<!--[if lt IE 7]>
<p>This message is only displayed in browsers earlier than IE7.</p>
<![endif]-->

<!--[if gte IE 6]>
<p>This message is only displayed in IE6 and greater.</p>
<![endif]-->

Example: Displaying an additional style sheet for IE6 and earlier

Here's a practical example. Say you've built your nice shiny website and used the CSS2 min-height property to ensure that a certain DIV in the page is always at least a certain height (but can stretch beyond that height if it contains enough content). Your XHTML page might look something like this:


<!DOCTYPE html PUBLIC "-//W3C//DTD XHTML 1.0 Strict//EN"
  "DTD/xhtml1-strict.dtd">
<html xmlns="http://www.w3.org/1999/xhtml" xml:lang="en" lang="en">
  <head>
    <meta http-equiv="Content-Type" content="text/html; charset=utf-8" />
    <link rel="stylesheet" type="text/css" href="style.css" />
  </head>

  <body>
    <div id="stretchy-div">
      <p>This is my DIV with a min-height of 300 pixels.</p>
    </div>
  </body>

</html>

...and the style.css file that's linked to in the above page might contain the following style:


#stretchy-div
{
  width: 500px;
  min-height: 300px;
}

All good stuff, except it won't work in IE6 or earlier, because these browsers don't recognise min-height! However, IE6 and earlier actually treat the height property like min-height. So we can work around the problem by serving the height property to IE6 and earlier, and min-height to everything else, including IE7.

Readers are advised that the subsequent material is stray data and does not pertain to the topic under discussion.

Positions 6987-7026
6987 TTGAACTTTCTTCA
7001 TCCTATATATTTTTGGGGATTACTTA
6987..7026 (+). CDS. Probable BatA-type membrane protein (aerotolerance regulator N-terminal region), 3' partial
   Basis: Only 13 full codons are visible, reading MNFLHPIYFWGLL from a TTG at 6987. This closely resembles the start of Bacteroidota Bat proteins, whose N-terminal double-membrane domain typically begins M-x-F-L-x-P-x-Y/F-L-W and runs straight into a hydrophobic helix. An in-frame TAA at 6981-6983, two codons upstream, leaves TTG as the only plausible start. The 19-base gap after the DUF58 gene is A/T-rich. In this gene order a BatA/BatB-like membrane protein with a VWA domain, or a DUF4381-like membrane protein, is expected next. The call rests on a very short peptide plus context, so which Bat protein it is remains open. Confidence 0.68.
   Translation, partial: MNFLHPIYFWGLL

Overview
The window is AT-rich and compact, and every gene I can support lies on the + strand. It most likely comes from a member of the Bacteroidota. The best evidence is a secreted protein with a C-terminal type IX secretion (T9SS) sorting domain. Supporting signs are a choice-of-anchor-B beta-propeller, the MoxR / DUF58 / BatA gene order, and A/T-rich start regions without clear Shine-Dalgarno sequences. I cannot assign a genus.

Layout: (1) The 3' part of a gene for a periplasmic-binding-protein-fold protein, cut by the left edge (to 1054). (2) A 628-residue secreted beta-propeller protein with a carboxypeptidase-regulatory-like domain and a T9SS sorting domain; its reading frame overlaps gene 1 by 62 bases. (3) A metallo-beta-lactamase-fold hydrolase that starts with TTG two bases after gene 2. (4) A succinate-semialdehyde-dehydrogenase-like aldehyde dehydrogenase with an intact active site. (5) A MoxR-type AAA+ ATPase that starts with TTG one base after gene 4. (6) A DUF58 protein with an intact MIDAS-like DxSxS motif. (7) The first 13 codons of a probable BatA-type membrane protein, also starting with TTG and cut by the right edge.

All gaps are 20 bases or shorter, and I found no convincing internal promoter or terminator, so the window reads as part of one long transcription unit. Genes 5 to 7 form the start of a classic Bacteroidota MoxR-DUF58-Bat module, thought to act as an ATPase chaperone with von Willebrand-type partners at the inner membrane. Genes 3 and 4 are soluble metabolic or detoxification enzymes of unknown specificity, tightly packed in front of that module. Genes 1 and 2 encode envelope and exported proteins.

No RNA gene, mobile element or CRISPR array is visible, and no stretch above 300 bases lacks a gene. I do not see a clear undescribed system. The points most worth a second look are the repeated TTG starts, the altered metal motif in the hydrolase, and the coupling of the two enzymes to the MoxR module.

First, we create a separate style sheet, style_ie6.css, that gives IE6 and earlier a height for #stretchy-div:


#stretchy-div
{
  height: 300px;
}

Then, we use a conditional comment to serve this style sheet to IE6 and earlier, after our existing style sheet:


<!DOCTYPE html PUBLIC "-//W3C//DTD XHTML 1.0 Strict//EN"
  "DTD/xhtml1-strict.dtd">
<html xmlns="http://www.w3.org/1999/xhtml" xml:lang="en" lang="en">
  <head>
    <meta http-equiv="Content-Type" content="text/html; charset=utf-8" />
    <link rel="stylesheet" type="text/css" href="style.css" />
    <!--[if lt IE 7]>
    <link rel="stylesheet" type="text/css" href="style_ie6.css" />
    <![endif]-->
  </head>
  <body>
    <div id="stretchy-div">
      <p>This is my DIV with a min-height of 300 pixels.</p>
    </div>
  </body>
</html>

IE5 and IE6 will load both style sheets and see both the min-height and height properties (and ignore min-height as they don't understand it), while all other browsers will load only style.css and therefore just see min-height. So the end result is min-height-like behaviour across all modern browsers.

Neat, huh? And we didn't need to use a single line of server-side code, JavaScript, or CSS hackery to achieve it!

More info on conditional comments

Although the above example is one of the most common practical uses of conditional comments, there's quite a bit more to this feature than we've covered here. You can read a more detailed overview on Microsoft's site, which includes stuff on downlevel-revealed comments and shows how to distinguish between point versions, or so-called "version vectors" - for example, IE5 and IE5.5.